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The Mass Media

The Mass Media

The Mass Media

The Scopolamine Addiction

The Scopolamine Addiction

Hurricane season is officially starting. Florida gets a tax-free week just to stock up on supplies to prevent their cities from turning to mush. So how should we deal with this constant weather crisis, one that is getting worst as the years progress, and global warming increases? For once the answer may not be political. The obvious solution is to stop the hurricanes. Moshe Alamaro, of MIT, has figured out how, amazingly, without a blustery cape or light beams shooting from his fingertips.

His technology was presented at the weather modification conference last April. In actuality it is quite simple and dissipates hurricanes by one of the ways in which we stop forest fires – directing forces of nature consists in our restriction of their fuel. In the case of conflagrations we start small, low-intensity fires by using a device such as the driptorch, or pyrotechnic flares, to burn the flammable material in a controlled way. Thus both fires go head to head until they both run out of flammable material and are then extinguished. Using this knowledge Dr. Alamaro proposes to not only stop a hurricane but to actually do this by starting one. His scheme consists of an off-shore barge, containing ten to twenty jet engines, that starts an updraft. The water evaporates from the surface and cools down the surface of the ocean. Since wind speed exponentially correlates to the temperature of the water, a small decrease in temperature leads to a large decrease in hurricane. The result, theoretically, is a harmless tropical storm.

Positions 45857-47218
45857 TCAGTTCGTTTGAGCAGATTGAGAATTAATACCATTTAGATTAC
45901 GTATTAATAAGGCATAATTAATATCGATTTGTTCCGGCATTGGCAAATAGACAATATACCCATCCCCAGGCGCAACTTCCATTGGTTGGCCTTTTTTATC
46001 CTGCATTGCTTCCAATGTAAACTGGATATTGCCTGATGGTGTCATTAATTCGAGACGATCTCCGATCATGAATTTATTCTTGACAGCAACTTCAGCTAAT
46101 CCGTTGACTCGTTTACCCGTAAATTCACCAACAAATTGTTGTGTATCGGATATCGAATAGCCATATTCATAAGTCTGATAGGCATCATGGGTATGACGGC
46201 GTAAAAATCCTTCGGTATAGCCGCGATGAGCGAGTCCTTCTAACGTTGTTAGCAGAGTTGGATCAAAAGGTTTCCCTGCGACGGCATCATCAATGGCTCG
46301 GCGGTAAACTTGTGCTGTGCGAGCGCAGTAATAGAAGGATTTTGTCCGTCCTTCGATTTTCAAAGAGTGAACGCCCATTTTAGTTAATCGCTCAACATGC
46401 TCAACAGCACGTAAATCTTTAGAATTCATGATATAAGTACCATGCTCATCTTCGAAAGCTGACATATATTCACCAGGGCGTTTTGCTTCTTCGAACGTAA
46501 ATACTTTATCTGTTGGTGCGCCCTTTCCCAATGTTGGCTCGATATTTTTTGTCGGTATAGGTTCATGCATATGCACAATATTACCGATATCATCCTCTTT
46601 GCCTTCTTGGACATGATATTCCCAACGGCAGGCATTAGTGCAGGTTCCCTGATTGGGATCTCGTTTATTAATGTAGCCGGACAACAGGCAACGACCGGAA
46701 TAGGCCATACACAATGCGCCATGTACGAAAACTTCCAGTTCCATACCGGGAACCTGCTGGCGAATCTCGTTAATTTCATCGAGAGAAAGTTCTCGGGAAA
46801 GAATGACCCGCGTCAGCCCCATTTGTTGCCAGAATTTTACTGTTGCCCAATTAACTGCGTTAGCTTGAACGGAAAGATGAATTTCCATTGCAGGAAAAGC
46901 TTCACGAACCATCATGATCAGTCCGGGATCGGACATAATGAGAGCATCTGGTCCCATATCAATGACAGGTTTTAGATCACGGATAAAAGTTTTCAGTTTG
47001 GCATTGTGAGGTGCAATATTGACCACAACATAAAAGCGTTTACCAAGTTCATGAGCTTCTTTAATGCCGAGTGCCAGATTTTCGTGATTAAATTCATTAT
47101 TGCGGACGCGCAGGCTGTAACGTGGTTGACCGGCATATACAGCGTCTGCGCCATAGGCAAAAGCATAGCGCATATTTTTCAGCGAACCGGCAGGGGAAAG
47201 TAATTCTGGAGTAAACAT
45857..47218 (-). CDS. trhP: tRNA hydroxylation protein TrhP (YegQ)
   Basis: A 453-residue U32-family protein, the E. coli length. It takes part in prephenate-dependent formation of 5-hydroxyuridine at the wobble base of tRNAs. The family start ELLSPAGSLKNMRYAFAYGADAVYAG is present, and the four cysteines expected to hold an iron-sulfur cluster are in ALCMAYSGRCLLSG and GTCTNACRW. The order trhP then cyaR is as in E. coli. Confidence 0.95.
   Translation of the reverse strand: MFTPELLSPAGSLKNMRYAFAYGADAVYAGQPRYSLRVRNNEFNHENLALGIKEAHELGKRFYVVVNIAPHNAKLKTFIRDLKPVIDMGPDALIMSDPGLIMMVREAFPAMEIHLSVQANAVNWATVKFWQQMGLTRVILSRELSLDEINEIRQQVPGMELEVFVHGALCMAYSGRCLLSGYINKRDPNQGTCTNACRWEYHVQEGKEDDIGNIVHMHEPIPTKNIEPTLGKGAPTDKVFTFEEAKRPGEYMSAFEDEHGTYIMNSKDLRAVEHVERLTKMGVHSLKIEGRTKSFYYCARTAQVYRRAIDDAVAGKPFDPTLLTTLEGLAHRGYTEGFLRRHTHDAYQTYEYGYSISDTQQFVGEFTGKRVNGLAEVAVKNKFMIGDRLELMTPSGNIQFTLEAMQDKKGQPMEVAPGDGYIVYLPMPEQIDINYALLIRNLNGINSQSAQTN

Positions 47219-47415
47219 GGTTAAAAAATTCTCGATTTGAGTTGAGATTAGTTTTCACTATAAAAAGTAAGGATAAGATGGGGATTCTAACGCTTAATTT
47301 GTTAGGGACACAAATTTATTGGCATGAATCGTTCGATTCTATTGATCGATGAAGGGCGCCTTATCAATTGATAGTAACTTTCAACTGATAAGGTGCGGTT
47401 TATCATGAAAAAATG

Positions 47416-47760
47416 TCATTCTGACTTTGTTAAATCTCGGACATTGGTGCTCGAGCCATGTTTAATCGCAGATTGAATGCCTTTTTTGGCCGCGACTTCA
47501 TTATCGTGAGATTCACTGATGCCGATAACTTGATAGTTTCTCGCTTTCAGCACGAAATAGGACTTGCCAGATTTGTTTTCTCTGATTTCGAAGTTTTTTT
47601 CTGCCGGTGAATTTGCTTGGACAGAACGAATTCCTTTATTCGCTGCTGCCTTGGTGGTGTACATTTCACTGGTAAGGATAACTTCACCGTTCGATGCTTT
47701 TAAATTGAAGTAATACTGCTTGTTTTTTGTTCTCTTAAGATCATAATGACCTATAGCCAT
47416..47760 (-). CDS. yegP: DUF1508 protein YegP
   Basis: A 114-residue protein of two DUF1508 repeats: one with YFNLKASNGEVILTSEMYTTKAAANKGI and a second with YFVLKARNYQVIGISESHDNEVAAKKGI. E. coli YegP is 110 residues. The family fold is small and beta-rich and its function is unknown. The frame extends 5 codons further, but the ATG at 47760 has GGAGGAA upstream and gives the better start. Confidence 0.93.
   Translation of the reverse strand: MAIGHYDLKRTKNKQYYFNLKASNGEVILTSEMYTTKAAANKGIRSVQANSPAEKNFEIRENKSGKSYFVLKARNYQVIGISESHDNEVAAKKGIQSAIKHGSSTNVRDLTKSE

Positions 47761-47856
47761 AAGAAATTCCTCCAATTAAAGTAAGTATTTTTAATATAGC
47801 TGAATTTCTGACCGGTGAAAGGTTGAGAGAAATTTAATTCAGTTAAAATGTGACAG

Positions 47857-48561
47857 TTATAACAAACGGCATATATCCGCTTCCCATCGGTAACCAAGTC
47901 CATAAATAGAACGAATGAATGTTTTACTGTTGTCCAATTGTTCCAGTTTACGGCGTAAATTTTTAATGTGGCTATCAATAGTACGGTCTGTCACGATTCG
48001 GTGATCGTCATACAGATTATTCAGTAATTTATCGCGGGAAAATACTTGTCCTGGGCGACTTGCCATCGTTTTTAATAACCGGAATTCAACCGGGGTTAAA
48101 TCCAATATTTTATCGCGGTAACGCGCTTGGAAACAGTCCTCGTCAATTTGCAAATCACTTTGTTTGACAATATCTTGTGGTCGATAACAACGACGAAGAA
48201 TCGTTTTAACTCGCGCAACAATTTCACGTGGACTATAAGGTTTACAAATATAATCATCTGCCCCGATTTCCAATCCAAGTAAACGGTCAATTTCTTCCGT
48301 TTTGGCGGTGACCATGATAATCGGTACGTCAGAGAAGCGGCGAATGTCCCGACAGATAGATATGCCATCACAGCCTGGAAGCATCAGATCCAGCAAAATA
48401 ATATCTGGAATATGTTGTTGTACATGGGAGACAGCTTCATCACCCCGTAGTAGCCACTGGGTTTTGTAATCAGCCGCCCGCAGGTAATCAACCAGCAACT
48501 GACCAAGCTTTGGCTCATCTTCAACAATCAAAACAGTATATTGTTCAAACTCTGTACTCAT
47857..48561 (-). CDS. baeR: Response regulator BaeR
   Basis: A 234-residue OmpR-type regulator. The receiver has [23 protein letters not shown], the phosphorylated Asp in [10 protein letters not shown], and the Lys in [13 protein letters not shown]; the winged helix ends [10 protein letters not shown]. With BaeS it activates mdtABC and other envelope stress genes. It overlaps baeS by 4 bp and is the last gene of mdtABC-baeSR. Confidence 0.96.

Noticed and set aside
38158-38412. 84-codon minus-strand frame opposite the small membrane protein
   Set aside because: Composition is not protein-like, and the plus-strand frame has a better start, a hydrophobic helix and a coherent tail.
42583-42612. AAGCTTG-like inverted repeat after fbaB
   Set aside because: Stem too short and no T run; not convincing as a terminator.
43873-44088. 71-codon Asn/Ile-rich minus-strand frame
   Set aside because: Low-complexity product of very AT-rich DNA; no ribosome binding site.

In a world lacking non-profit superheroes, the big question is the cost of the technology. Dr. Alamaro suggests that the jet engines can be picked up from military graveyards hosting American and Soviet long-range bombers. The total cost for a single barge would be $1 billion, at maximum. A different barge would be needed for different regions of the ocean, or they would have to be made portable. Considering the $200 billion dollar price tag of Katrina, $25 billion for Andrew, and the cost of rebuilding Florida every year, the technology is most definitely value priced.

Alas, politics manages to stick its ugly head in and prevents Dr. Alamaro from reaching the super-hero status he deserves. If Dr. Alamaro’s technology were to get sponsored one of three following scenarios could occur. First of all there is always the miniscule error percentage within all science (including your next surgery) that something does not work. In that case he gets sued. In the second scenario, the technology is successful, in which case the hurricane is dissipated and instead of destroying a whole town, there are only the repercussions of heavy rain. In that case he is sued for the possible resulting damage. In the final scenario, the hurricane can be dispelled as well, but can go in a different direction. So instead of destroying the town of Miami it hits two houses out on an island somewhere. You guessed it, he gets sued nonetheless.

There is no policy preventing Dr. Alamaro and sponsors, from taking responsibility for the hurricane once it is meddled with. Especially since the meddling process requires creating a miniature hurricane. Although he is reducing damage that would have occurred anyway, he gets fault for comparably minor damages. So maybe, the answer is always political. Until the day comes where politicians are willing to allow scientists the power to control the weather we all simply have to just deal with Mother Nature’s wrath.